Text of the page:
Career Profile: Betsy Teutsch

Career Profiles
Betsy headshot microphone Great-Dames 8 x 10

The last profile in this series is here! Meet Betsy Teutsch, author of “100 under $100″ 




My day job is as a Judaica artist specializing in Hebrew wedding contracts. Running my own art business made me excited about the potential of microfinance to help women earn better livelihoods. For the last dozen years, I have branched out into a wide variety of interests, focusing on sustainability and women’s empowerment. I now see that we can accomplish both goals at once. Helping women gain access to sustainable green tech will help them improve their lives, health, and financial bottom line. It will liberate a lot of their time for more productive pursuits and it will also decrease carbon emissions and increase forest cover! 


I started blogging and writing a monthly column on greening our lives and community. I live in Mt. Airy, a very socially conscious, lefty neighborhood in Philadelphia, USA where these ideas resonate. I eventually decided to launch a second career working in sustainability. For a time I served as Director of Communications for – their vision was to utilize microfinance to help disseminate green technology. When I learned the impact just one solar panel or improved cookstove can have on a household – literally jumping from the 19th century (cooking over a campfire and utilizing kerosene lamps for lighting) into the 21st century with tech like solar LED lights and cellphone charging – I couldn’t believe people were not talking about this. 

I also noticed, over time, that women were insufficiently involved in the whole process of rolling out clean tech – absent from the design process, the market analysis, the financing, and the supply chain straight through to sales. Hence, the products were not well-aligned with what women wanted and needed. I set out to research this disconnect and discovered an incredible array of great tools for low-resource areas, with fabulous female engineers, designers, and social entrepreneurs working to bridge this gap. I began posting images (there’s the artist in me!) on a Pinterest Board and within weeks, I had dozens and dozens. I was wowed by this whole new look at development: women taking charge of their lives. I decided more people need to know all the good work being done, and set out to curate 100 tools under $100 in book form, illustrated with these beautiful full-color photos featuring women at work. And I did!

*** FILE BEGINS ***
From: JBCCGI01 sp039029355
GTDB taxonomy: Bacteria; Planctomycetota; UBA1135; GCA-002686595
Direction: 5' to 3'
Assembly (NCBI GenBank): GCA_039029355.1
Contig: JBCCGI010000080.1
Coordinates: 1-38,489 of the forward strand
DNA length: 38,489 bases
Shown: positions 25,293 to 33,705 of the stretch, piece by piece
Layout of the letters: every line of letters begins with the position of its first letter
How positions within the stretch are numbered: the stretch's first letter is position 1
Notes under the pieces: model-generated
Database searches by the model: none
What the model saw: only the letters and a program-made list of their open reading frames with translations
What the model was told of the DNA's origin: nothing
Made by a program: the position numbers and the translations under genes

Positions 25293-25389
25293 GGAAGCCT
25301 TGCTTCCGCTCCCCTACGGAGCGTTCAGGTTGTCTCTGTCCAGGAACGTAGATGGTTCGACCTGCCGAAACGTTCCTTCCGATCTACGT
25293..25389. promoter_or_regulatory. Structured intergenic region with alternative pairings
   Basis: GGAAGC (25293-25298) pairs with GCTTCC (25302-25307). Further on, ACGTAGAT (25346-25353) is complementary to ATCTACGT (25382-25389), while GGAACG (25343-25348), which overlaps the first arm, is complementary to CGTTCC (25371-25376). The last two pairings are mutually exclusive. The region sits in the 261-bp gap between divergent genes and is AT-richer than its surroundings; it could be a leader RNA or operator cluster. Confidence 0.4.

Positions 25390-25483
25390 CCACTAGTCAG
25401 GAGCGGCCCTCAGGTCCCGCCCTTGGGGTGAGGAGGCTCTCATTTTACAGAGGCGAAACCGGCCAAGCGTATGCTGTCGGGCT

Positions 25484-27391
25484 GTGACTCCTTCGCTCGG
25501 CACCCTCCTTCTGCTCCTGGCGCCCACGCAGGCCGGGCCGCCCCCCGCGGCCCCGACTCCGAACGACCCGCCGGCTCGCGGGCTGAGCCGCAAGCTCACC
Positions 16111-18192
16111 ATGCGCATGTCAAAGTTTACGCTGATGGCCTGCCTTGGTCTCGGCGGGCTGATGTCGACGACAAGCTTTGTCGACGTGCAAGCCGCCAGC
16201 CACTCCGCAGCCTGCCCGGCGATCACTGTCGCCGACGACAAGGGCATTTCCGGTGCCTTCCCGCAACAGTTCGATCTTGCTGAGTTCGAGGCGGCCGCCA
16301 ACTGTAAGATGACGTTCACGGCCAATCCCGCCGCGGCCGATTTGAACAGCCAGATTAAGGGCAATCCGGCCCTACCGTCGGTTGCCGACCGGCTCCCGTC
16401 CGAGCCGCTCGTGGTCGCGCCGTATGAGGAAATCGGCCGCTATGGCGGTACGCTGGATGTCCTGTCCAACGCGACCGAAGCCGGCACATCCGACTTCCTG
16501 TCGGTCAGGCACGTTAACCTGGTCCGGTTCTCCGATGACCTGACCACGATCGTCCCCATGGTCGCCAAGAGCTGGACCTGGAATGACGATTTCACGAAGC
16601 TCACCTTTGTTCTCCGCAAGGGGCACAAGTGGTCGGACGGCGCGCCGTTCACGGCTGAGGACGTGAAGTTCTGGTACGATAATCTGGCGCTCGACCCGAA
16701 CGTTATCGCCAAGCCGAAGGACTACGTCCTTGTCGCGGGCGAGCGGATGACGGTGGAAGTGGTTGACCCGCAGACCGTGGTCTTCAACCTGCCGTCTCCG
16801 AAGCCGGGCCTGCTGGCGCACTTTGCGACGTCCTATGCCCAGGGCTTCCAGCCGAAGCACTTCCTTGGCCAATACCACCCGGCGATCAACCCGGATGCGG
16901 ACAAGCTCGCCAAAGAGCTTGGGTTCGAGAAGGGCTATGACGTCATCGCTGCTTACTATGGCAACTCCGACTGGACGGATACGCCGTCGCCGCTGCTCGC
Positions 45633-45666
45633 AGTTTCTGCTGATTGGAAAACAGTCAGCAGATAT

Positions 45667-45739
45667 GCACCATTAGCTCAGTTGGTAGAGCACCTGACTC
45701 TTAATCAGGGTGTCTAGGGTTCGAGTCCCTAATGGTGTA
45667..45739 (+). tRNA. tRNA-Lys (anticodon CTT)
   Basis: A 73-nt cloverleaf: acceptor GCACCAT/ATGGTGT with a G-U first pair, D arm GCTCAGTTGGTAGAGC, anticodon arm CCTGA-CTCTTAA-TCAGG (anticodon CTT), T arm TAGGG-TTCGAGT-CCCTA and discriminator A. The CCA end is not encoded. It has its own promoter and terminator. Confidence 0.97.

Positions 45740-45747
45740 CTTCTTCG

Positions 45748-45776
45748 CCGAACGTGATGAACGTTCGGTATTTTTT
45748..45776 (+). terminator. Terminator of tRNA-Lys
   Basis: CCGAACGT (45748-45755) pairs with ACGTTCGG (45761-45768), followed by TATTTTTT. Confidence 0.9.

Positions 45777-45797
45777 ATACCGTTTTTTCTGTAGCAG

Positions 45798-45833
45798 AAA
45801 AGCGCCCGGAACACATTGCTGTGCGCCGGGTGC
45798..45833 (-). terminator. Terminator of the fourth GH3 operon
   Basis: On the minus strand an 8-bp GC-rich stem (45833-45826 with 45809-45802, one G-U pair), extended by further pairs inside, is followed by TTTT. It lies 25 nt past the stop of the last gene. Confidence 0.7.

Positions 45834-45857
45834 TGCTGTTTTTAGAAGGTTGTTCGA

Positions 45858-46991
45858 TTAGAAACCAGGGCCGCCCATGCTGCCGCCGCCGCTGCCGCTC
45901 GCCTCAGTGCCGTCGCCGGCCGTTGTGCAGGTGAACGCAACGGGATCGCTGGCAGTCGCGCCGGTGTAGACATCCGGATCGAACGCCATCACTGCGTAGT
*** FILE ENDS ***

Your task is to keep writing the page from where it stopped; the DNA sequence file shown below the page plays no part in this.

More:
There are many paths in. I say, look around and go through the open door. If one approach doesn’t work, try another. Think broadly. There are 2 billion people living lives devoid of the modern infrastructures we take for granted: electricity, sanitation, health, education, transportation. You can’t solve it, but you can make your own difference!


book cover smaller

I wanted to share all the cool things I was discovering!  The collection is varied and each entry has suggested actionable activities. It is a great resource for:

  • Students and educators
  • Donors – from microphilanthropists to foundations
  • Practitioners, those in a position to implement and tinker with the tools directly
  • Activists/do-gooders – people who want to do something beyond financial contribution. That could be volunteering, advocating, doing a collection drive.

Find out more about the book and purchase it here


Hope! We know so many ways to help end extreme poverty, and empowering women is a very effective strategy for implementing these solutions.